Science

Hubble revisits the iconic “Pillars of Creation”

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The “Pillars of Creation,” a photograph of part of the Eagle Nebula, is one of the most iconic images ever taken by the Hubble telescope. Just last week, astronomers released a bigger, better, sharper version of the pillars, taken almost two decades after the first.

Sadly, the Pillars might have been long ago torn apart by a distant explosion.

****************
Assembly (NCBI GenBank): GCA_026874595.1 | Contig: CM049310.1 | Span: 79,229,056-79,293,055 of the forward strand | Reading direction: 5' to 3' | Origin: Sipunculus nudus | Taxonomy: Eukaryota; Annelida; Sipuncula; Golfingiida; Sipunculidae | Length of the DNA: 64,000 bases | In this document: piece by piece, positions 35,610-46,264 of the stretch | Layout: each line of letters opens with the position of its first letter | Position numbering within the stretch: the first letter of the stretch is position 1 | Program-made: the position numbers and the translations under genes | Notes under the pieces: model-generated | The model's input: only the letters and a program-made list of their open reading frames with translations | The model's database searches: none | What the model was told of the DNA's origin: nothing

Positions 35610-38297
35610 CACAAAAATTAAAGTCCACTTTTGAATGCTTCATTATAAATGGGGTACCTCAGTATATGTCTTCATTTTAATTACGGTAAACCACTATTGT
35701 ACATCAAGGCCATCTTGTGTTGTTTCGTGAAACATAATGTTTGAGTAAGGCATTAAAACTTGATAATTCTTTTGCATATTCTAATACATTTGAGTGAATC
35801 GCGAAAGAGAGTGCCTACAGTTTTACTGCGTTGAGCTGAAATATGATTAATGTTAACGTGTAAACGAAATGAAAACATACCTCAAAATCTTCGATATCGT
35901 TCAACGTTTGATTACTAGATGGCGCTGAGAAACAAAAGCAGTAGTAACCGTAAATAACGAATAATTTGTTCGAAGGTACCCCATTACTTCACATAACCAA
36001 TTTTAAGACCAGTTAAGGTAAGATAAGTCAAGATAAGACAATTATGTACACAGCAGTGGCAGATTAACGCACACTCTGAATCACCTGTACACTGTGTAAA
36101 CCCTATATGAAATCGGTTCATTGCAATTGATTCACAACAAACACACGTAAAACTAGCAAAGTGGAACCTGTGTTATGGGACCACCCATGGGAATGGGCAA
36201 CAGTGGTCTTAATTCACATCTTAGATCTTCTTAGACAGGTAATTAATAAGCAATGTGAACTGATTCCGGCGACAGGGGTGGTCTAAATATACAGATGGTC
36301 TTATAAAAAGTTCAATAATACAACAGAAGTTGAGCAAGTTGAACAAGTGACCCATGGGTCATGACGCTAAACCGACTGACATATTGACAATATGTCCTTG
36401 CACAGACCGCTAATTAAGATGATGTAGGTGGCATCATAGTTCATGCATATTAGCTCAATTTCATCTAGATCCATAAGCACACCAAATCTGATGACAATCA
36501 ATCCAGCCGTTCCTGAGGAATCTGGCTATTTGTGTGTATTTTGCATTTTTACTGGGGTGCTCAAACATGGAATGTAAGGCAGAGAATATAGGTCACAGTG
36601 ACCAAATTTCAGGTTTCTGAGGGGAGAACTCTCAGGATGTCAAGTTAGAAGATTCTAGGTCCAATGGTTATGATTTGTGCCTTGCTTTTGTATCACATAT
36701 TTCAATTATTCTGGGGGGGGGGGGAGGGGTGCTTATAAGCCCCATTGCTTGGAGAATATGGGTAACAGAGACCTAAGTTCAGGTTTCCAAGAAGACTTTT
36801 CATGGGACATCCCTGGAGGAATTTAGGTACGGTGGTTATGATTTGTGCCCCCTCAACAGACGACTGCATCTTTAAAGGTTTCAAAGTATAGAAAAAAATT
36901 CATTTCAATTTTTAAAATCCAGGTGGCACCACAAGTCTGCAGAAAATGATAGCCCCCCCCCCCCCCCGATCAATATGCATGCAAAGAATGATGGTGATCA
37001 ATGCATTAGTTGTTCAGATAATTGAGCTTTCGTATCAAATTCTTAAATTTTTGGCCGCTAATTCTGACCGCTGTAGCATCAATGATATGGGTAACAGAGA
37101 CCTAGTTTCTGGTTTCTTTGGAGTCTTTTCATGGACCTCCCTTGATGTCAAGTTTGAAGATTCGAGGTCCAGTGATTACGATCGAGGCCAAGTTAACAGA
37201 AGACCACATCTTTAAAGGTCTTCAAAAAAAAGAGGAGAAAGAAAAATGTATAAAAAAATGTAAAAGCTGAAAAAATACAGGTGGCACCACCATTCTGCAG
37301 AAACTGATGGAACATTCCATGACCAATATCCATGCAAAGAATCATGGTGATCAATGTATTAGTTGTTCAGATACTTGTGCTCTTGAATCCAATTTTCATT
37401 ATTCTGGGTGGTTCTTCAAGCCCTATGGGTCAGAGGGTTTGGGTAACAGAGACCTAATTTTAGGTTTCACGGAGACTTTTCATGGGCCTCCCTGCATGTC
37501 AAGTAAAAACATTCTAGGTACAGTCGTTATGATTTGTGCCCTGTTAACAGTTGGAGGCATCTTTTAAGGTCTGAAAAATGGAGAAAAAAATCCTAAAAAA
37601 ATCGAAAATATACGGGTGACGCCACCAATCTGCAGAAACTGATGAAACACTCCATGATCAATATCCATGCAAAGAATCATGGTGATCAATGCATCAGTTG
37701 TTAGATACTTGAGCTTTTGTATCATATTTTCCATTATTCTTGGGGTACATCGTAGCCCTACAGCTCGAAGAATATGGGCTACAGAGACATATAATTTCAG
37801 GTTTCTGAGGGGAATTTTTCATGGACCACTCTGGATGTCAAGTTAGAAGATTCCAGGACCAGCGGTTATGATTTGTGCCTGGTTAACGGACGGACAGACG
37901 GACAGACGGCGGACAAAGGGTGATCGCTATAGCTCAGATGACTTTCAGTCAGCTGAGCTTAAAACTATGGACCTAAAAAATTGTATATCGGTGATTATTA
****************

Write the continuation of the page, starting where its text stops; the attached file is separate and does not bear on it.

The Pillars live 7,000 light-years away from Earth. The light we see from them — the light that Hubble Space Telescope scientists used to make the new image — departed from the nebula in the year 4985 B.C.E., traveled at the speed of light toward us, and arrived here 7,000 years later. We thus see the nebula as it looked 7,000 years ago.

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“Hubble revisits the iconic “Pillars of Creation””